Spanish-speaking preschoolers prepare for American school life
The kids on the rope – that’s how most people know them.
They walk down Donner Pass Road on their way to the library or lunch at the senior center, each with their spot on a long red rope, each wearing a rainbow-printed uniform. Sometimes they sit on the grass that lines the sidewalk across from the fire station and wave to cars as they pass by.
But the children at Truckee State Preschool are doing more than strolling around town and finger painting. The 42 students – all Spanish speakers – are learning English, the joys of reading and what it’s like to be a part of their community – all before they get to kindergarten.
“We want to start the kids off on the same foot,” said State Preschool Executive Director Susan Bruno.
The students in the program are all Hispanic, Bruno said, but the school isn’t strictly reserved for Spanish speakers. Students are chosen for the program, which receives funding from proposition 10, based on door-to-door recruitment in specific areas of town.
“The priority from the beginning was to take these children from primarily Spanish-speaking homes and begin to expose them to the English language in a real practical way,” Bruno said.
When the program first started, Bruno’s biggest challenge was finding transportation for the students, because many of the parents did not have cars. The Nevada County Families First Commission, funded by monies from prop 10, gave State Preschool $25,000 to help the program get established. Some of those funds were used for Dial-A-Ride transportation.
Later on, the school district took over the transportation for the students, placing the students on the kindergarten routes.
The monies from prop 10 has given the state preschool program flexibility with its choice of curriculum, so teachers can do what works for their specific community’s needs.
For Bruno’s classes, it means singing songs, reading and storytelling in both English and Spanish.
“We can do things that are a little out of the box,” Bruno said.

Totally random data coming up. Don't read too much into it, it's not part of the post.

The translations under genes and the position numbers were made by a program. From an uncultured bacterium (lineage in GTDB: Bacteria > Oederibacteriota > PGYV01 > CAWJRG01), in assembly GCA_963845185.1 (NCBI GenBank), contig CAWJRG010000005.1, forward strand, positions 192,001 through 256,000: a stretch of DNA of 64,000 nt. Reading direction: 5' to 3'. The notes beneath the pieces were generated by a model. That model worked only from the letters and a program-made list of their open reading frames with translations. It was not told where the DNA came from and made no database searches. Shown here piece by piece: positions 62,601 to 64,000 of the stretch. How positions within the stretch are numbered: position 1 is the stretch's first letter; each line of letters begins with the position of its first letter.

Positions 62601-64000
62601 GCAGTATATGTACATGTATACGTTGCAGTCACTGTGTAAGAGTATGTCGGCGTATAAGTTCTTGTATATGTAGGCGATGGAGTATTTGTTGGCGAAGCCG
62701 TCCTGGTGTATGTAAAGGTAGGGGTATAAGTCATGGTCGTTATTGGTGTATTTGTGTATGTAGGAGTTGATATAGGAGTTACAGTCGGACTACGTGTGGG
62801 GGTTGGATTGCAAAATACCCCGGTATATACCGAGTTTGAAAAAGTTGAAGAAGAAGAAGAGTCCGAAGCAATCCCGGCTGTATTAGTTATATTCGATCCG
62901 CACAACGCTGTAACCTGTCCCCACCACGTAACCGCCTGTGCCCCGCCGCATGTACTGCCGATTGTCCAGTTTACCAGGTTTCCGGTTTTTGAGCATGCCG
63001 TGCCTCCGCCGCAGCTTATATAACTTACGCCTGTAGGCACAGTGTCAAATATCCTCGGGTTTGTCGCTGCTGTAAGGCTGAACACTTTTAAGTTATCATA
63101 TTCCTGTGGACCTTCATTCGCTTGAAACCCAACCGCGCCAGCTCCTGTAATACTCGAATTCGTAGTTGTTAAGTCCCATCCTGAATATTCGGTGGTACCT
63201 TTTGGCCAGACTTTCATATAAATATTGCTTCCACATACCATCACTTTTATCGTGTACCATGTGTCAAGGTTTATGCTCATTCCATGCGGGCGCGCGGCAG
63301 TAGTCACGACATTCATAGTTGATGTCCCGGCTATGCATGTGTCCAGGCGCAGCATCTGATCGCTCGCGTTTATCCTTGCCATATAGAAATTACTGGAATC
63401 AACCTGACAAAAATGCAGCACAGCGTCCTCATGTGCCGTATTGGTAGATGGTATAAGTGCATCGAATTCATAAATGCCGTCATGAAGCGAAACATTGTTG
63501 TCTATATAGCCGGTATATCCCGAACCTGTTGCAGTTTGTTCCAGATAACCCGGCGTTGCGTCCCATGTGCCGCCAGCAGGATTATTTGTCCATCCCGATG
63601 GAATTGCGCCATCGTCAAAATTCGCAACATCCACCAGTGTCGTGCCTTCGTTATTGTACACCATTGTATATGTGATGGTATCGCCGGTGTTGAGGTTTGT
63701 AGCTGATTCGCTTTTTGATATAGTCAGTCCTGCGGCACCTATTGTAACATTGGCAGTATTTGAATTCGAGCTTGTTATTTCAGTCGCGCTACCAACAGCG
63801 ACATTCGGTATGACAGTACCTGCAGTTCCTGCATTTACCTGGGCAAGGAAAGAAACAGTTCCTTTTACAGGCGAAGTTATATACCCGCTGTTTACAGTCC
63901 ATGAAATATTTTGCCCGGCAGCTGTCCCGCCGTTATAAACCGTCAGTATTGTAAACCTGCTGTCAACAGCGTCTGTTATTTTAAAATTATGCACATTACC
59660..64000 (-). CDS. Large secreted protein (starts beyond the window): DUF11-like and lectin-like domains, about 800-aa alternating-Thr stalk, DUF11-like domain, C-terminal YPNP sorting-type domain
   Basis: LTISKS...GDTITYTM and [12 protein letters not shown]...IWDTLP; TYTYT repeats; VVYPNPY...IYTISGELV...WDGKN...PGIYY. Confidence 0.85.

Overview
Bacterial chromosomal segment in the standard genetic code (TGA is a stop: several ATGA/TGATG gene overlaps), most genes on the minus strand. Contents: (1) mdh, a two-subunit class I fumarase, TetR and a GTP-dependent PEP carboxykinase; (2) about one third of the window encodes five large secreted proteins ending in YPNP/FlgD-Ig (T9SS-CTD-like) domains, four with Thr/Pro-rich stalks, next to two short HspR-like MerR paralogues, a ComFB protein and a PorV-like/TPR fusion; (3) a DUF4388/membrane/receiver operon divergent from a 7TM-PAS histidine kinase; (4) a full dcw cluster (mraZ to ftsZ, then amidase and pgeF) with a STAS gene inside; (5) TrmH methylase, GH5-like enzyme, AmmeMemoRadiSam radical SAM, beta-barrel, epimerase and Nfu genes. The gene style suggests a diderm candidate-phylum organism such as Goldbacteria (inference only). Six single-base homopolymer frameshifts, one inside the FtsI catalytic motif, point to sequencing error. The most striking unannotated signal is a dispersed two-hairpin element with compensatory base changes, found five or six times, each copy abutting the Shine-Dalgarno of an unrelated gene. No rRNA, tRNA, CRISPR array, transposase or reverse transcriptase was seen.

Getting to the head of the class
The State Preschool students sit in a circle of chairs during the instruction portion of class and – like any group of toddlers feeding off one another’s energy – they don’t sit still.
Bruno announces it’s time to choose the teacher for the day, and a couple of students shout out, “ALibro!” indicating they’re ready for story time and not teacher time.
Still, Bruno randomly selects a student’s nametag, and picks out Osvaldo – an energized boy who had been bouncing around on the playground minutes before. Osvaldo, affectionately called “Gordo” by his classmates, takes on the responsibility of being teacher with pride.
Along with Osvaldo, who puts the date on the classroom calendar, the class counts in English the days in the month of May. Then Osvaldo, who appears to be a real teacher in the making, leads the class in story time.
Bruno speaks fondly of her students’ hopes for the future. Recently, one of her students, Jose, met two of the Flying Doctors pilots and told Bruno he wanted to be a pilot when he grows up (in addition to becoming a Power Ranger, Bruno said).
Bruno, who has also taken the knowledge test for her personal pilot’s license, realized Jose would have to take the test in English.
“So I think, ‘Jose, with your parents’ support, with a good grasp of the English language, which is attainable right here in the Tahoe Truckee Unified School District, with the incredible programs provided at our own airport, you will be a pilot some day,'” Bruno said.